I did realize while making the song that it kind of, it had to be two different perspectives that it could be seen by, each of which is kind of unpleasant for, it could kind of sort of be insulting for both sides of the equation I guess.

Well when I first heard it I thought of your original intention until I read a review of the record where the reviewer said the opposite. I hadn’t thought about it and I said ‘Oh, that must be what he was going for.’ Obviously that wasn’t what you were going for.

Yeah, and of course it’s always a mistake for the artist to say, ‘Well it’s supposed to be taken like this.’ A lot of times people hear something and if they like it then it’s really not a good thing for me to explain ‘Oh no, you’re wrong, you like it but you’re not thinking of it the right way.’ Whatever way people want to think of it is their own business and I think me putting my two cents in to say that you’re supposed to think of it one way or the other is really only to the detriment of the art. It should just be out there for people to make of it what they will.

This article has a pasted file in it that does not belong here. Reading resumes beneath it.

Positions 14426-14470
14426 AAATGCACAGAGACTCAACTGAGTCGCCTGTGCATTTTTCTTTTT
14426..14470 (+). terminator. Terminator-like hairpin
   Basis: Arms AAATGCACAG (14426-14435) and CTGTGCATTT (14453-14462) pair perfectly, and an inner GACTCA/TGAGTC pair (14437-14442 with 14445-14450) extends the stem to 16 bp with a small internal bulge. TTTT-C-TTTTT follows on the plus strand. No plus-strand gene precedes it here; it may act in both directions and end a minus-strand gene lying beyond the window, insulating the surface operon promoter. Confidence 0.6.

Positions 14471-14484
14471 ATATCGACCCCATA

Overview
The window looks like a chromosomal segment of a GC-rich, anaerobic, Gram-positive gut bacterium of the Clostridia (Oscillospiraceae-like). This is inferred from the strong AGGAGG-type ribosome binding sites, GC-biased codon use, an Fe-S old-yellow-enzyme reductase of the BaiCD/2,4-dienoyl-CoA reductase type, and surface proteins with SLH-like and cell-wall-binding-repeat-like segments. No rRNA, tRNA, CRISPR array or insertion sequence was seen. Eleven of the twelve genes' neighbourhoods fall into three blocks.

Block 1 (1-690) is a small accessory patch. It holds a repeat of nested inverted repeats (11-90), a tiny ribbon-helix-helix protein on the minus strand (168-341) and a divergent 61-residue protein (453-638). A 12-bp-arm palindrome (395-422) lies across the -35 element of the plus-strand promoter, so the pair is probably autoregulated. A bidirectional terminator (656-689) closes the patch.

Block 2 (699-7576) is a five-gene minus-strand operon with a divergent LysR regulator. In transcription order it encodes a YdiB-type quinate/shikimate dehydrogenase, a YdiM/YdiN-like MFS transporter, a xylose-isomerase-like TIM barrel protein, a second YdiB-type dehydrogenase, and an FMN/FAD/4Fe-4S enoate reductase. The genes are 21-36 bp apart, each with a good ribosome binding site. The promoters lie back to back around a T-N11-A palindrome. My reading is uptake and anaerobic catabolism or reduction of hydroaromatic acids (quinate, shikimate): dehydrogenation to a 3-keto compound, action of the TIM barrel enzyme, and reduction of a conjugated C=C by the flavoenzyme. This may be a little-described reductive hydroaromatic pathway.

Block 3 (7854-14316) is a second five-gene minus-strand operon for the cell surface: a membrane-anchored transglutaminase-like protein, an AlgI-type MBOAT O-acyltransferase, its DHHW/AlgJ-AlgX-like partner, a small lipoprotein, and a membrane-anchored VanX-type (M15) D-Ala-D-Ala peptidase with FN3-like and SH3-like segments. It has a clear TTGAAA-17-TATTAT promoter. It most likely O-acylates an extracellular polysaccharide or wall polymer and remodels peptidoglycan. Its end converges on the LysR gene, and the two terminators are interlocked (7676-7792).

Speaking of art, I love your artwork. First of all why don’t you sell your artwork online anywhere and how important is making your comics in your life?

The comics are an important component of my financial existence, but are very tied in with the music. Most of the freelance art jobs that I get are through people knowing me through music. The Mountain Goats comic book press kit thing that I drew a few years back or the artwork that I’ve done for the band the Cribs or other projects like that where somebody knew me through music or a band that I toured with or played gigs with.

Fuff No. 2 by Jeffrey Lewis.

Fuff No. 2 by Jeffrey Lewis.